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November 5, 2008 |

By Miscellaneous | Books | November 5, 2008 |

Those familiar with Jose Saramago, the Nobel Prize winning author of Blindness, will find his latest offering all too recognizable. That’s not to say Death with Interruptions isn’t worth the read — on the contrary, even a mediocre Saramago novel still offers far more to the reader than does the best of many contemporary authors — but, somehow, this short novel falls a bit … short.

Death with Interruptions feels like two separate novels, each quite distinct from the other. The first half is full of Saramago’s trademark social satire, occasioned by an inexplicably altered reality. Lives are forever changed when the people of a small country suddenly find themselves unable to die. (Compare this to Blindness, in which lives are forever changed when the people of a small country suddenly find themselves unable to see.)

Saramago leaps immediately into the tale from the novel’s opening lines, which tell readers that, one particular day, no one died. Our all-seeing, all-knowing narrator continues by noting that:

This fact, being absolutely contrary to life’s rules, provoked enormous and, in the circumstances, perfectly justifiable anxiety in people’s minds, for we have only to consider that in the entire forty volumes of universal history there is no mention, not even one exemplary case, of such a phenomenon ever having occurred, for a whole day to go by, with its generous allowance of twenty-four hours, diurnal and nocturnal, matutinal and vespertine, without one death from an illness, a fatal fall, or a successful suicide, not one, not a single one.

As though hovering above this country, our omnipresent narrator moves from discussing the surprising nature of this phenomenon to disclosing the numerous issues that arise from what should otherwise be a joyous occurrence. Unfortunately, a lack of deaths has serious economic, political, and religious repercussions. As everyone comes to learn, death may not be so bad after all. After examining the various scenarios and misfortunes that occur due to no one’s dying, Saramago abruptly shifts gears and narrows his scope, choosing to focus on one particular entity instead of the nation as a whole.

The second half of the novel follows death (with a lower-case “d,” thank you very much) herself, after she has resumed her normal duties nearly eight months later. We learn that the previous eight months were an experiment gone awry, and she resumes her normal duties - with one minor change. Now, she will give one week’s notice to everyone about to die. Official notice arrives in the form of a lavender envelope, which can be neither avoided nor returned. She hopes that this notice will allow the impending deceased to put their affairs in order by writing their wills, saying goodbye to their loved ones, and preparing to face the end. Of course, life doesn’t always go according to plan. Things are complicated even further when, much to death’s consternation, a letter returns to her, unopened. It seems that one man, a cellist, fated to die has managed to avoid the unavoidable, forcing death to enter his world to resolve the problem.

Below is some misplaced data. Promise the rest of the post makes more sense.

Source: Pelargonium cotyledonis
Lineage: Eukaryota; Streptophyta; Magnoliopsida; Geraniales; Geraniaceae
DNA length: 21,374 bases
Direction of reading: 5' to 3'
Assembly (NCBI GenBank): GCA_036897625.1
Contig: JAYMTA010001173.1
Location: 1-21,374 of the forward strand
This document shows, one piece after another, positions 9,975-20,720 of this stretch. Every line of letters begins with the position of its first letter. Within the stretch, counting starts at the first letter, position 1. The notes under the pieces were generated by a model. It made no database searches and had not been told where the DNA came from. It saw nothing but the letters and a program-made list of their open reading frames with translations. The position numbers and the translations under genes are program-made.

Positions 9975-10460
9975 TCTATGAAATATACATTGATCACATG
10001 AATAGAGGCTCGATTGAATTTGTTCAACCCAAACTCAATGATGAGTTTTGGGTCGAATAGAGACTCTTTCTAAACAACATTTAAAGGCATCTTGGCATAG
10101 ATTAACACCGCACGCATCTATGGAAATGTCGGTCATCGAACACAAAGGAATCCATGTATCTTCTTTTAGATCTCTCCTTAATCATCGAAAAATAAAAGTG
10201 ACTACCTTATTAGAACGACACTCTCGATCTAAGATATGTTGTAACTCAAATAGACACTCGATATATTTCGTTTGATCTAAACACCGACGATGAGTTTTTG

Saramago tells a nice enough tale, but I couldn’t help but be disappointed in it. First, there’s the style. Death with Interruptions epitomizes Saramago’s style: long blocks of unbroken text composed of overly long sentences (in fact, there are no paragraphs, no quotation marks, and often no capitalization). When reading Blindness, I felt Saramago’s unique style perfectly carried the tale, and I was unfazed by his stylistic idiosyncrasies. That was not quite my experience here, however. Long stretches of dialogue were often difficult to follow, especially when a character spoke more than one sentence at a time. Long blocks of text daunted me, and I found myself peeking ahead to the end of the chapter in order to gauge how much further before I could take a break.

The style isn’t the only problem, unfortunately. The plot is interesting enough, but it feels forced. It wasn’t long before the discussion of the problems caused by immortality became boring and tedious. Thankfully, it was at this point that the novel shifted to death’s perspective, but even then, it just didn’t feel right. Even Saramago’s message feels a little trite: life needs death in order to be complete - and death needs a little life once in awhile, as well.

If you’ve never read Saramago before, do yourself a favor and read Blindness. While it is similar to Blindness in many ways, Death with Interruptions ultimately fails to live up to its predecessor’s greatness.

Jennifer McKeown reads way too much and blogs about her experiences over at Bibliolatry.

Death with Interruptions by Jose Saramago / Jennifer McKeown

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